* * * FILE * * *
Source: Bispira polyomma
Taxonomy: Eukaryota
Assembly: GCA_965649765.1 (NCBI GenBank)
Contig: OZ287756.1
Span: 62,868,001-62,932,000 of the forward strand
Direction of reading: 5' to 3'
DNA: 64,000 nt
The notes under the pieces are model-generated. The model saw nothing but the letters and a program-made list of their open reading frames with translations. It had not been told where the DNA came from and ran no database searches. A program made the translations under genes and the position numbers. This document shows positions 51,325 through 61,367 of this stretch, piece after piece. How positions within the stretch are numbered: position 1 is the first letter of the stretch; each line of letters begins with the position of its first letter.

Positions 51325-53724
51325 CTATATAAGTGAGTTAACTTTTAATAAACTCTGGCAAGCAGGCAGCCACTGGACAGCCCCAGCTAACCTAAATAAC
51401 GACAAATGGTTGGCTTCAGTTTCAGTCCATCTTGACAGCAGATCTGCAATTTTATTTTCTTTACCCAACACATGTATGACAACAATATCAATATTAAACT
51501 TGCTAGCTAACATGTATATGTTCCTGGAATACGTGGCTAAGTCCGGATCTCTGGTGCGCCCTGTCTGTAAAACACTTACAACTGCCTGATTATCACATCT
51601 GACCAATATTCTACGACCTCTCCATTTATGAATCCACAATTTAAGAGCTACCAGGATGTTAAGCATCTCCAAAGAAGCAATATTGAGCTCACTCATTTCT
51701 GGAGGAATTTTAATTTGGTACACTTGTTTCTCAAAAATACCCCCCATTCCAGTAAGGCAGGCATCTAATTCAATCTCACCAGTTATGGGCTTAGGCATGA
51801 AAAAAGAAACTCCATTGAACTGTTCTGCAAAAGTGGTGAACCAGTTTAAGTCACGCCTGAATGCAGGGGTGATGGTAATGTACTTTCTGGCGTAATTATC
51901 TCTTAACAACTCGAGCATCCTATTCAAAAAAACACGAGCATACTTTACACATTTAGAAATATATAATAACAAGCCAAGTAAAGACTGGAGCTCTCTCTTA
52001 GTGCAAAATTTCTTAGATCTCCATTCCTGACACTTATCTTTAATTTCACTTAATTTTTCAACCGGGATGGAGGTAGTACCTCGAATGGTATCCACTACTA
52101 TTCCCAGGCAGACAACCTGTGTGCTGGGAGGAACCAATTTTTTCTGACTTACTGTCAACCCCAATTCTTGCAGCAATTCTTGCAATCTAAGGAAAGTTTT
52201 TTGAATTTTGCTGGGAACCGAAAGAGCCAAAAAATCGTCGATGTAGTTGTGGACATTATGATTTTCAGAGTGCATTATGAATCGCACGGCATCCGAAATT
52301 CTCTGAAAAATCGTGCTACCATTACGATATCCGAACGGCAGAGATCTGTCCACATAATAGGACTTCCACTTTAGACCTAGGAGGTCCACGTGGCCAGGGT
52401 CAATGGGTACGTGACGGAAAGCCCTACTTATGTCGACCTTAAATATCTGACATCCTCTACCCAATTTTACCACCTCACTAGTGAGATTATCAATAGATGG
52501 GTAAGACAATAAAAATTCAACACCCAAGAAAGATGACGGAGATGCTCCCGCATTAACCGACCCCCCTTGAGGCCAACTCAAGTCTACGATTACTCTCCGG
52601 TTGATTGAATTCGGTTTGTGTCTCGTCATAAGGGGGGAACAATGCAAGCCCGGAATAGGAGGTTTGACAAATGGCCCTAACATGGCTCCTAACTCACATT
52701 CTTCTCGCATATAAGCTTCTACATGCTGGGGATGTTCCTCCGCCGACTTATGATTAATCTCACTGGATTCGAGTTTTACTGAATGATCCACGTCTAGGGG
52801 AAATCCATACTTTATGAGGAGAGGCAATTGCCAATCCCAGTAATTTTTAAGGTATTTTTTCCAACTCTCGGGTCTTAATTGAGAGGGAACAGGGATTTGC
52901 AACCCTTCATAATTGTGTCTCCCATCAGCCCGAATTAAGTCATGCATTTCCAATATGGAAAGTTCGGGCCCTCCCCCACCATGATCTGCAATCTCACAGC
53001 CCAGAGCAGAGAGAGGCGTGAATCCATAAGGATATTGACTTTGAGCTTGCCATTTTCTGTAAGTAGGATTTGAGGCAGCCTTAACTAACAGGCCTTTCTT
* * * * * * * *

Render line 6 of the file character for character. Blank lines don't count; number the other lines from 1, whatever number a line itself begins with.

Direction of reading: 5' to 3'